We've got a glass farm going next to the house. Requires no sunlight or water—basically all you have to do is throw a bunch of broken glass on the ground and kick some dirt over it, then die, then in 80 years someone else buys the house and keeps noticing all this glass glinting through the soil in the patch of woods back behind the shed. Actually, it doesn't sound fun to start such a farm—because of the having to die part—but we, the beneficiaries of our predecessor's foresight, started the glass harvest this past weekend.
And what a trove of jagged crap we've discovered! A few minutes' work with a pick and a hoe yields not just glass, but an enchanting array of flaking and rusty bits of metal, a spoon, wire, a fragmented leather(n) child's shoe, pot handles, a ribeye bone, plus the fragments of bottles and crockery, some bearing decorations and some plain. Like us, the previous homesteaders enjoyed both the milk and the whiskey, plus other unknown sasparillas, lemon cokes, Efficacious Solutions, laudanum, & c. They apparently ate from plates. There are some of what appear to be horseless carriage parts -- at least, they're completely rust-bloated, larger and heavier than any normal household metal object we use today. Although I suppose they could be parts of dismantled stoves or other appliances.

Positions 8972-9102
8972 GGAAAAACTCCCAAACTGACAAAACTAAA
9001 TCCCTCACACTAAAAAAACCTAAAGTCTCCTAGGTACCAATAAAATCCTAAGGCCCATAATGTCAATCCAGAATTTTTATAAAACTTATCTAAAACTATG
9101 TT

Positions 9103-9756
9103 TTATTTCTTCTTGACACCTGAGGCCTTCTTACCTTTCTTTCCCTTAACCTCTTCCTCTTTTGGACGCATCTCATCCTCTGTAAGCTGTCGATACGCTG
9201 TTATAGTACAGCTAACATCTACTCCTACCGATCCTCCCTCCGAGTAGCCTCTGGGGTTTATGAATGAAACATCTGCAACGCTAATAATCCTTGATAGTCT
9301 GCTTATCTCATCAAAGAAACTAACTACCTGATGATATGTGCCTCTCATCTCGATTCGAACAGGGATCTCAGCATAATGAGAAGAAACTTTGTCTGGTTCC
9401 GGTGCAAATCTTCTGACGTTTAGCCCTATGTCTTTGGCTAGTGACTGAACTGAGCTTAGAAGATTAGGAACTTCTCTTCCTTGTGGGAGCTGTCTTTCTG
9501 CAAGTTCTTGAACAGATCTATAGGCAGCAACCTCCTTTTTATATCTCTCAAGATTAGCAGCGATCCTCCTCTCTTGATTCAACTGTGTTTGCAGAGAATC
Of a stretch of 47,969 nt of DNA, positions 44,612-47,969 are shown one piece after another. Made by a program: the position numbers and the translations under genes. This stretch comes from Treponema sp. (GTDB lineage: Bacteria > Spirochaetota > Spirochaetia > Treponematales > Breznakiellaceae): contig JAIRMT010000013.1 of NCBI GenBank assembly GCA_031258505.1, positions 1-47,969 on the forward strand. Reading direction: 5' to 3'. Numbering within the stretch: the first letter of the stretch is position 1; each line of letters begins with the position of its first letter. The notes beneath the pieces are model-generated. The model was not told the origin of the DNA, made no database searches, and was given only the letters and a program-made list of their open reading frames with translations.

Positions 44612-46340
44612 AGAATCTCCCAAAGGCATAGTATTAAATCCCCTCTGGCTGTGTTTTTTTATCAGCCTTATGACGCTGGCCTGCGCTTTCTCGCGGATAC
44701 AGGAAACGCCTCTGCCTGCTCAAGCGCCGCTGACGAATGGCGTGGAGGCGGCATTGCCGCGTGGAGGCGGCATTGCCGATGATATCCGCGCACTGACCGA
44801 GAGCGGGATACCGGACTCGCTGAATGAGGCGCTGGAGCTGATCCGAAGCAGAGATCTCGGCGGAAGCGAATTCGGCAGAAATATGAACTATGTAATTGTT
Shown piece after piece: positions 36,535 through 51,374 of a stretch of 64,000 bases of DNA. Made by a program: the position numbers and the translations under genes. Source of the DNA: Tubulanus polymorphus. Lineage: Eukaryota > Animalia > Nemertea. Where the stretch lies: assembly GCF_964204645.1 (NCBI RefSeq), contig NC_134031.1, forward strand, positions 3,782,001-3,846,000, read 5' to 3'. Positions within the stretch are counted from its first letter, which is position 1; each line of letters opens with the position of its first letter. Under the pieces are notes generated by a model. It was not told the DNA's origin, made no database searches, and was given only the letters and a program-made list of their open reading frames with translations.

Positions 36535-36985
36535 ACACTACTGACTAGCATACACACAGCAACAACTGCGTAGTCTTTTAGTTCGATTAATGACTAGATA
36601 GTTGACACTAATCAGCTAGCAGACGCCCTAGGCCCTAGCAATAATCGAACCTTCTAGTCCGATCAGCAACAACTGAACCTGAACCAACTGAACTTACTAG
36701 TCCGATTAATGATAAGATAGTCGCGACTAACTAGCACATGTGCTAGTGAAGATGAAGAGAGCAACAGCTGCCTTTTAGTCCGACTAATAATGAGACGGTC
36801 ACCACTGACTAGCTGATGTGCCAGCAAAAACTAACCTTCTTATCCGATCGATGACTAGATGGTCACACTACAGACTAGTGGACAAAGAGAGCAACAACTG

I'm clinging to the thought that this was an appropriate site for the disposal of household waste in the early part of the 20th century. Before a couple of additions onto the house in the last twenty years or so, this spot was even more distant from the actual building, and I'm assuming—persuading myself, really—that it wasn't a filthy, lazy and vile habit to throw your crap in a disorganized heap in an unused part of your own property instead of carting it to a communal dump someplace. I'm telling myself that this stuff is old because I'd much prefer it to have happened when it seems it would have been more appropriate, and so far the lack of tupperware, Alberto V05 cans, 8-track cassettes or frilly velour tuxedos mixed into the junk supports my wishful thinking.